Don’t Let Your Outlet Slide

imageAt the start of August I had one major deadline and four weeks till our big family trip to Europe and Asia. So when my daughter’s carer told me she was taking early maternity leave, I didn’t really panic.

Then, as often happens in life, I got two new clients. Given I am still building my freelance writing business, I was not going to say no to these opportunities, even though I didn’t have any child care in place. I decided I would muddle through by working every day during Freya’s sleep time, and in the evenings, if needed, when all three children were settled.

So that’s what I did. Muddling through would probably be the most accurate way to describe it. Any one who has any experience with babies and toddlers will know, they can be unpredictable, even when you’ve mastered a perfect routine. Some days I’d plan to do the grocery shop in the morning, be home for lunch and then work after lunch while she slept, only to pull in the drive way at 11 and find she had fallen asleep in her car seat. The end result was that I did meet all my deadlines, but everything else went by the wayside, including this blog.

I’d fall into bed at night, with piles of washing waiting to be folded and put away, dust gathering slyly on my window sills and furniture, vegetables wrinkling up in my crisper, and me, feeling cranky, scratchy and pulled in all directions. It’s fair to say, chaos reigned (more than usual) in that period.

There was no down time because the time I would catch up on household jobs – while Freya slept – I was busy working to meet my deadlines, the evenings were spent trying to (unsuccessfully) catch up on things like the washing. But the biggest cost came in sacrificing my outlet. My sanity, my little love; my writing.

I mentioned earlier that I was tetchy. In hind-site, I can see that it was because I had sacrificed writing for pleasure and I had completely underestimated its importance, and its value in my life. It’s a thing that brings me calm, restores balance and brings me satisfaction. And I had foolishly abandoned it when life got hectic.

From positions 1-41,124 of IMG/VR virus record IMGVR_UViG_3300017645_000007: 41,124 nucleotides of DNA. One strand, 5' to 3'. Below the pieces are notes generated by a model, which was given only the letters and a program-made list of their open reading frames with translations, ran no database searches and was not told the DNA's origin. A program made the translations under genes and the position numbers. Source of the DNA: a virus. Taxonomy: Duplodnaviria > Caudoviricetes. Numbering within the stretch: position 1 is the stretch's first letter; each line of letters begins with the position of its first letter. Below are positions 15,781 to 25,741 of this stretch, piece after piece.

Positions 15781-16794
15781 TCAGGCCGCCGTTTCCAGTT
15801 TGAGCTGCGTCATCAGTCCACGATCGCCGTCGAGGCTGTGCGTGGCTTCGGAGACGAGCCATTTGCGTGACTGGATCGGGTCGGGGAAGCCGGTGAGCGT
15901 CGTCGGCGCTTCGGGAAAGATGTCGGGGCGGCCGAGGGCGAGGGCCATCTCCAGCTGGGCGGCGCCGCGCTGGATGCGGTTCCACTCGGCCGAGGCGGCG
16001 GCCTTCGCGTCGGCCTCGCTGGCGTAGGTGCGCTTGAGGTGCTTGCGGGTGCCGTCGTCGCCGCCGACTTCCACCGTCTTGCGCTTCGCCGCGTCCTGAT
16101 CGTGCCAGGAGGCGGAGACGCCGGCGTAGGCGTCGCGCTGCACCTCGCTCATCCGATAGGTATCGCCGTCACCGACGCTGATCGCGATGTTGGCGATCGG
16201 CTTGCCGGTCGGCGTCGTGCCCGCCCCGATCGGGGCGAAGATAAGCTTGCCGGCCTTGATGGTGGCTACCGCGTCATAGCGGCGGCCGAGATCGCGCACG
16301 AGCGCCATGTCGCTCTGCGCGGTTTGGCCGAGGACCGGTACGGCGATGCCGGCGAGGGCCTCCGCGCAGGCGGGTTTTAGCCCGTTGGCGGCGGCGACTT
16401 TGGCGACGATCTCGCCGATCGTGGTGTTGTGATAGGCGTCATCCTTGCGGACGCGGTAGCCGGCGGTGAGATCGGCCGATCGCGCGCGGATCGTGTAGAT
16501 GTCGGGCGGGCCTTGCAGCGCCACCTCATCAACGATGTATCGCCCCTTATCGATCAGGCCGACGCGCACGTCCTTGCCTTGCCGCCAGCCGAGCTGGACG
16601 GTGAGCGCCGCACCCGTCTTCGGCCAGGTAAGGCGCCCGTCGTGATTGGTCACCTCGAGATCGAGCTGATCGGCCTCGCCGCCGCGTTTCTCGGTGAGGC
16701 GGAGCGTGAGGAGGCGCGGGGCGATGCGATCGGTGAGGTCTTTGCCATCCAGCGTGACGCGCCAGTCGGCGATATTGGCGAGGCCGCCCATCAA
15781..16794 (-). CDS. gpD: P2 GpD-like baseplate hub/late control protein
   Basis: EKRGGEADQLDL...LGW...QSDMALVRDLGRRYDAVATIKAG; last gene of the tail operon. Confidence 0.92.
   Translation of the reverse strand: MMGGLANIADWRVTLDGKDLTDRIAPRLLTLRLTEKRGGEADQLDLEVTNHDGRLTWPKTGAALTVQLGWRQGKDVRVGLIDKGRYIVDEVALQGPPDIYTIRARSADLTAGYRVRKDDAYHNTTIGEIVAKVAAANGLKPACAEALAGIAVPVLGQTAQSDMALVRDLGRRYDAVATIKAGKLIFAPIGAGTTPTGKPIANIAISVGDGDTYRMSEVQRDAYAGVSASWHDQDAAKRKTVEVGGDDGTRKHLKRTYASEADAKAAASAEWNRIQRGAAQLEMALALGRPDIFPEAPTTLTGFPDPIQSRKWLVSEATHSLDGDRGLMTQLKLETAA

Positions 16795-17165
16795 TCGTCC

It’s been a great lesson for me, because not for one moment did I think that not taking that time for myself, to do what makes me happy, would impact so significantly – both on me and on my family. Because I was scratchy, they all suffered. And I suffered doubly – firstly because it’s not pleasant feeling harried and strung out, but I recognised that when I was like this, I wasn’t that pleasant to be around. So that old chestnut, mother guilt, came galloping back in to my life.

Whenever my husband could, he took over caring for the children, and doing house work, so I could work or rest. Which is how I now know, with some distance from the situation, that it wasn’t that I was trying to do too much (which obviously was part of it) but it was that I had let my outlet slide. I’d stopped doing what I love to do, what makes me feel happy.

I know that self-care is the most important thing a mother can do for her family, and in theory I always agreed. But it wasn’t until this little crazy month in my life, where my self-care got unintentionally ditched, that I truly recognise how important it is to make the time to ‘do your thing’. Arianna Huffington says that ‘when we take care of ourselves, we are only going to be better at everything.’ There is a lot of wisdom in that.

The practicalities of life will often prevent us from doing the things that we want to do, but the important thing is that we recognise what is really important to our wellbeing and make a commitment to carve out this time. After all, it not just for yourself, but also for your family.

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